Syria won’t be the next Libya

The sustained and brutal repression of civil unrest in Syria has led to over 5,000 deaths in nine months, according to a recent UN report. Less than a year ago, similar scenes in Libya triggered the International Community’s decision to launch military operations in order to fulfil its “responsibility to protect” (R2P), a norm adopted by the UN in 2005 to prevent mass atrocities. Many are now calling for the same Western-backed military response to the Syrian crisis, but this article will argue that these calls must be resisted.

The socio-geographic conditions in Syria make an intervention extremely complex and a swift victory unlikely. The Libyan population was largely concentrated along a single highway linking Benghazi and Tripoli, making it possible to conduct a successful intervention using only air strikes.

The Syrian population, however, is spread more evenly across its landmass and a land invasion would be necessary to seize control of the country. Furthermore, unlike Egypt and Tunisia, the Syrian military is inextricably linked with the ruling Assad regime and will fight hard for its survival. An intervention would involve considerable loss of life and a commitment more similar to that involved in the Iraq war than the NATO operation in Libya. An invading alliance would be burdened not only with toppling a strong regime, but with nation-building too in one of the Arab world’s most socially complex states. History warns us that our results in such engagements have been mixed.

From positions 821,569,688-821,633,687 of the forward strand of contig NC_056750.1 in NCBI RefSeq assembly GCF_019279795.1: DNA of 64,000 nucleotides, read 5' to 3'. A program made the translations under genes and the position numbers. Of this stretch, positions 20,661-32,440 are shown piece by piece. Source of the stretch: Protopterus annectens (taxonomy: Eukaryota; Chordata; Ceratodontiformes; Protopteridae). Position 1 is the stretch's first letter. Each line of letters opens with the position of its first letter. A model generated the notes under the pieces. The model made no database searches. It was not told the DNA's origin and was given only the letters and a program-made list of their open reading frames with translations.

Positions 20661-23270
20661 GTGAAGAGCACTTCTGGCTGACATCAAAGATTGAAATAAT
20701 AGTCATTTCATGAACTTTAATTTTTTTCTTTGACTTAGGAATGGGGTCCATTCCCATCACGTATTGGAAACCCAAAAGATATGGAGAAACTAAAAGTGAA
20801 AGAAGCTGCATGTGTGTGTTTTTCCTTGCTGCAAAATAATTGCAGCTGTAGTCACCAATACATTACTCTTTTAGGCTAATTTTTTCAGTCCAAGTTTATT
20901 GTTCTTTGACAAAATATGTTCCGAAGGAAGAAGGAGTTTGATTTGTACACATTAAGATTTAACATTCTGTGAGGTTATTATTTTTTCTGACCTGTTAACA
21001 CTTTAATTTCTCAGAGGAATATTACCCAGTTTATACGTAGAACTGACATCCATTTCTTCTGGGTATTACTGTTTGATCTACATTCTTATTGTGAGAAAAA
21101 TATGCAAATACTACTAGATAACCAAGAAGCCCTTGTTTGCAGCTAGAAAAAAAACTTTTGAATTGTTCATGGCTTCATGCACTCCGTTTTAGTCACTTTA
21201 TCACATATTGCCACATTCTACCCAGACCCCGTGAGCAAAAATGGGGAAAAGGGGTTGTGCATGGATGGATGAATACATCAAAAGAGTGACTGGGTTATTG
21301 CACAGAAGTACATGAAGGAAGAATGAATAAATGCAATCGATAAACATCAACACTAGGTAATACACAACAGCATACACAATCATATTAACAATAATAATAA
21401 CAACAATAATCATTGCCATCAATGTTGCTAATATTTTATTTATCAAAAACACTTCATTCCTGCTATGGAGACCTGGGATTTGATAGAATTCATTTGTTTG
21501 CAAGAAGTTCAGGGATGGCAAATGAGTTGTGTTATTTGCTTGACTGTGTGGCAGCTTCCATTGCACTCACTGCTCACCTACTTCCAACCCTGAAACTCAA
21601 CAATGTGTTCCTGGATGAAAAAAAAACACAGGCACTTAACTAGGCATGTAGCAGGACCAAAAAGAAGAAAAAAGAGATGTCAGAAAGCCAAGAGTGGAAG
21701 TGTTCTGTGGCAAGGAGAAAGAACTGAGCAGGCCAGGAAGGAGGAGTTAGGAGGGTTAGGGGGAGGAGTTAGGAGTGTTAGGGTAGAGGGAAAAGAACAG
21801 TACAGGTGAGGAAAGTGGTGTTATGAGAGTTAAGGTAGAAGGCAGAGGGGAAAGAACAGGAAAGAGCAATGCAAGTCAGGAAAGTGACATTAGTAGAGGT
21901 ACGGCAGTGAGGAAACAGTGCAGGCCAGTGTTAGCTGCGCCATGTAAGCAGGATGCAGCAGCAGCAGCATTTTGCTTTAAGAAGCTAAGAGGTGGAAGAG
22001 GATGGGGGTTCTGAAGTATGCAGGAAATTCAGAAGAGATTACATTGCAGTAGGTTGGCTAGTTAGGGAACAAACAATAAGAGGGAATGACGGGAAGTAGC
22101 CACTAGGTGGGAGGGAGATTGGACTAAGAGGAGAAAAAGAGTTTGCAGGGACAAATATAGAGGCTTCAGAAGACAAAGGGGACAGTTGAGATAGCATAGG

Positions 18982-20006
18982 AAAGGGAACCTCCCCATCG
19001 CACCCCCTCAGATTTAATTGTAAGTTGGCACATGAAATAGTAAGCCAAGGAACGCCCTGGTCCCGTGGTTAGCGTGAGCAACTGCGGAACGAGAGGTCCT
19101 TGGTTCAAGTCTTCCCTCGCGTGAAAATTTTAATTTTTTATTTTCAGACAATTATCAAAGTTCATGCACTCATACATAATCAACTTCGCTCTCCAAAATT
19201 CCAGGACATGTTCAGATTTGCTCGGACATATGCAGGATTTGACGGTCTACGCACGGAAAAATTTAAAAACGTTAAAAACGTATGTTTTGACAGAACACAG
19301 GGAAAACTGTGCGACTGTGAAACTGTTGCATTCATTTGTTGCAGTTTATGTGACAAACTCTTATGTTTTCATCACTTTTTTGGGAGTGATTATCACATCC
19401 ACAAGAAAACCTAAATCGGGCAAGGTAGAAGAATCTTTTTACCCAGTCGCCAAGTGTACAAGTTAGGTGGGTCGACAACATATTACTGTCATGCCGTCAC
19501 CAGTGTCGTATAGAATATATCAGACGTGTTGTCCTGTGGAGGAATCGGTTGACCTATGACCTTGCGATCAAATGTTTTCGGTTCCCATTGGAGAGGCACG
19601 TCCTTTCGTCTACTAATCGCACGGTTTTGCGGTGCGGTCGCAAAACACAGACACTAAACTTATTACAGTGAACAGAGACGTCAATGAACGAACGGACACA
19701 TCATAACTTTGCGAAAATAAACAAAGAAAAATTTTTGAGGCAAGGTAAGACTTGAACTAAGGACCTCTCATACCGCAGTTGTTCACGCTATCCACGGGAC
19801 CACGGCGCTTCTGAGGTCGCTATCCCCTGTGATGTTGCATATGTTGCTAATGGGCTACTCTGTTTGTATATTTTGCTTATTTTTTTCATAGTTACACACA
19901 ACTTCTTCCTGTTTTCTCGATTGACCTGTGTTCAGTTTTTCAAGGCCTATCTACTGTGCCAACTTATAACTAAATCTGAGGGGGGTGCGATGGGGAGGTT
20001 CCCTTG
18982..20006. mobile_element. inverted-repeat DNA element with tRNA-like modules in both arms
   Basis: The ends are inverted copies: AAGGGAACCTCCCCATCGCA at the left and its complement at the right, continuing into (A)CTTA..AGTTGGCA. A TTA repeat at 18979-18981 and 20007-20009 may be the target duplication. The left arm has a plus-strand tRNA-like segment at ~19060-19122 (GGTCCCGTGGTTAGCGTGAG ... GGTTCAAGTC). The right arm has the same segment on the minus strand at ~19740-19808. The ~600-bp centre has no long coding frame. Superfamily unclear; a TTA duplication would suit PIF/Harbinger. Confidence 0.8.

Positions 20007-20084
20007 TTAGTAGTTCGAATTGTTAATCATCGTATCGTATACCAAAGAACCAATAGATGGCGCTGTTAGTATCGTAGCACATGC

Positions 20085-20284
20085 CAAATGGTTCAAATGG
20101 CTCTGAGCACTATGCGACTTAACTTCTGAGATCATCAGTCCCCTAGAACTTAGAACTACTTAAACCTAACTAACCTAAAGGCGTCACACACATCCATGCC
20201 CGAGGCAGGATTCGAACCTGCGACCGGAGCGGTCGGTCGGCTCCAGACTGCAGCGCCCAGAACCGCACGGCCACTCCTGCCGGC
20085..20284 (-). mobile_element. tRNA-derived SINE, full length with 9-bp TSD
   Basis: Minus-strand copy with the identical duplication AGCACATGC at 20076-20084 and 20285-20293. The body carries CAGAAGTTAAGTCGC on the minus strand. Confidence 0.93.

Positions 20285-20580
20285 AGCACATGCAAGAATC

History also warns us of the importance of local support for intervention which, in the case of Syria, is questionable. Syrians have been angered by recent Western wars in Iraq and Afghanistan as well as American support for the Israeli persecution of their Palestinian neighbours. A Western led operation could galvanize large swathes of the population to support the existing regime and feed into the government rhetoric of a foreign-led insurgency.

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Moreover, the destabilizing effects of an invasion in the short term could well be severe, with possible attacks on Israeli and Western interests through terrorist proxies as well as threats from an ever more muscular Iranian government. Invading a nation as geopolitically important as Syria involves great risks and too many unknowns.

Though the costs of non-intervention remain painfully high, it is important the West avoid sending in troops, lest they prolong the crisis and jeopardize attempts to secure real, long lasting democratic government in the future. The West is better off being accused of inconsistency than fighting a war that can’t be won.